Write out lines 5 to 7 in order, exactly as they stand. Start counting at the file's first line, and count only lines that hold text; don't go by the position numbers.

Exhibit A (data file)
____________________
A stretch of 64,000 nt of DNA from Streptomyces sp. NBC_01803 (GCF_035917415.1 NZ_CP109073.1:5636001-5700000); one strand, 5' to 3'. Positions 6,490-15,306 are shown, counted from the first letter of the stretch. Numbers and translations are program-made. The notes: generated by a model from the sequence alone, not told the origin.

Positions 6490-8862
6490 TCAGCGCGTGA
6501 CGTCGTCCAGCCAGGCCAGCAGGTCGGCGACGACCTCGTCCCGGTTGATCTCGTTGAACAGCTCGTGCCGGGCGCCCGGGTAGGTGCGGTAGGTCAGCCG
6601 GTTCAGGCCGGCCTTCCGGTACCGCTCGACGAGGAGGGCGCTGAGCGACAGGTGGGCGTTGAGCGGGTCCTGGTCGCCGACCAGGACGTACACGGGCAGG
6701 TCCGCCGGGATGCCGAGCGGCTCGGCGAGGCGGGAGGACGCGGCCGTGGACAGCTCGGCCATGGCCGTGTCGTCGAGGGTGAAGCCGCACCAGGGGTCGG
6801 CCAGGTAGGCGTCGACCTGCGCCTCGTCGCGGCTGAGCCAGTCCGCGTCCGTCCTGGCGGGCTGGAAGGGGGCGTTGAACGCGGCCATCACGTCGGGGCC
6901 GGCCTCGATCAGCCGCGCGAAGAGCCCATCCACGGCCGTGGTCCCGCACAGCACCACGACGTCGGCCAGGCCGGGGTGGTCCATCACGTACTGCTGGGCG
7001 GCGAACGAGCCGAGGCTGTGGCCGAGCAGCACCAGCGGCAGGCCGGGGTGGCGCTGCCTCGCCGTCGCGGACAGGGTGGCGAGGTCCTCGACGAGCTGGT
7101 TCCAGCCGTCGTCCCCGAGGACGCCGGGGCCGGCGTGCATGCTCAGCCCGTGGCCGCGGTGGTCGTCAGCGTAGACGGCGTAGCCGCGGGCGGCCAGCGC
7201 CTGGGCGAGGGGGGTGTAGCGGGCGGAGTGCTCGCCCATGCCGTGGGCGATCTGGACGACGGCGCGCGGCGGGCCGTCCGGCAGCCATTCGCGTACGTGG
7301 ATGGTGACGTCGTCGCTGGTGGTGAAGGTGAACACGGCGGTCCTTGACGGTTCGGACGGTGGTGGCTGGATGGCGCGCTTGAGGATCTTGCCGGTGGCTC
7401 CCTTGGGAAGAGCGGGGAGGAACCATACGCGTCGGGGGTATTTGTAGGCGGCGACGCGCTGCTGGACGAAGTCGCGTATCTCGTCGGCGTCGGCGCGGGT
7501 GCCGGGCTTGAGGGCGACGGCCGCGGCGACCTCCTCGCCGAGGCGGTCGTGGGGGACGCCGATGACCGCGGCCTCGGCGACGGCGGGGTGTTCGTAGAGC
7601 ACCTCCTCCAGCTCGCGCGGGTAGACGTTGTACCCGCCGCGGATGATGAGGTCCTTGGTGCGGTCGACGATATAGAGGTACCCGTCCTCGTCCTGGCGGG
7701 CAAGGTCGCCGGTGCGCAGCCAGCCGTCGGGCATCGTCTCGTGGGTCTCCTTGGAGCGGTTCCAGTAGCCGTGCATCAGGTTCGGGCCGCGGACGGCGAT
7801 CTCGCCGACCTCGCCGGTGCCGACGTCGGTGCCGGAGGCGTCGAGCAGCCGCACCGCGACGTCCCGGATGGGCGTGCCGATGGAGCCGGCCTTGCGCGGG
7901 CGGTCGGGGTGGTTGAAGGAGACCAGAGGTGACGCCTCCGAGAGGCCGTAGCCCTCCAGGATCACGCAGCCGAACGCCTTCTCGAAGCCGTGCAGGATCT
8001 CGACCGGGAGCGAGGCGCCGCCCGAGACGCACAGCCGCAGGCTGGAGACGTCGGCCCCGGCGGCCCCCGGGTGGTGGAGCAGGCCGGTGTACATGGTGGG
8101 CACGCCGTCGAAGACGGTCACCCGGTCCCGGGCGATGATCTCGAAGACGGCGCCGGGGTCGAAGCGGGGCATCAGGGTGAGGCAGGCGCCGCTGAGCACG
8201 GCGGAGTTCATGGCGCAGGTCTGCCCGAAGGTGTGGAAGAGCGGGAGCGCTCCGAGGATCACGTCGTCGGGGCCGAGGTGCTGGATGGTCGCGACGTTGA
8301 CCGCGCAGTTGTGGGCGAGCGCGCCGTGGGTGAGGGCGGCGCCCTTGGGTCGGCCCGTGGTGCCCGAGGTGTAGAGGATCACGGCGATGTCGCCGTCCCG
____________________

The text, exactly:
6601 GTTCAGGCCGGCCTTCCGGTACCGCTCGACGAGGAGGGCGCTGAGCGACAGGTGGGCGTTGAGCGGGTCCTGGTCGCCGACCAGGACGTACACGGGCAGG
6701 TCCGCCGGGATGCCGAGCGGCTCGGCGAGGCGGGAGGACGCGGCCGTGGACAGCTCGGCCATGGCCGTGTCGTCGAGGGTGAAGCCGCACCAGGGGTCGG
6801 CCAGGTAGGCGTCGACCTGCGCCTCGTCGCGGCTGAGCCAGTCCGCGTCCGTCCTGGCGGGCTGGAAGGGGGCGTTGAACGCGGCCATCACGTCGGGGCC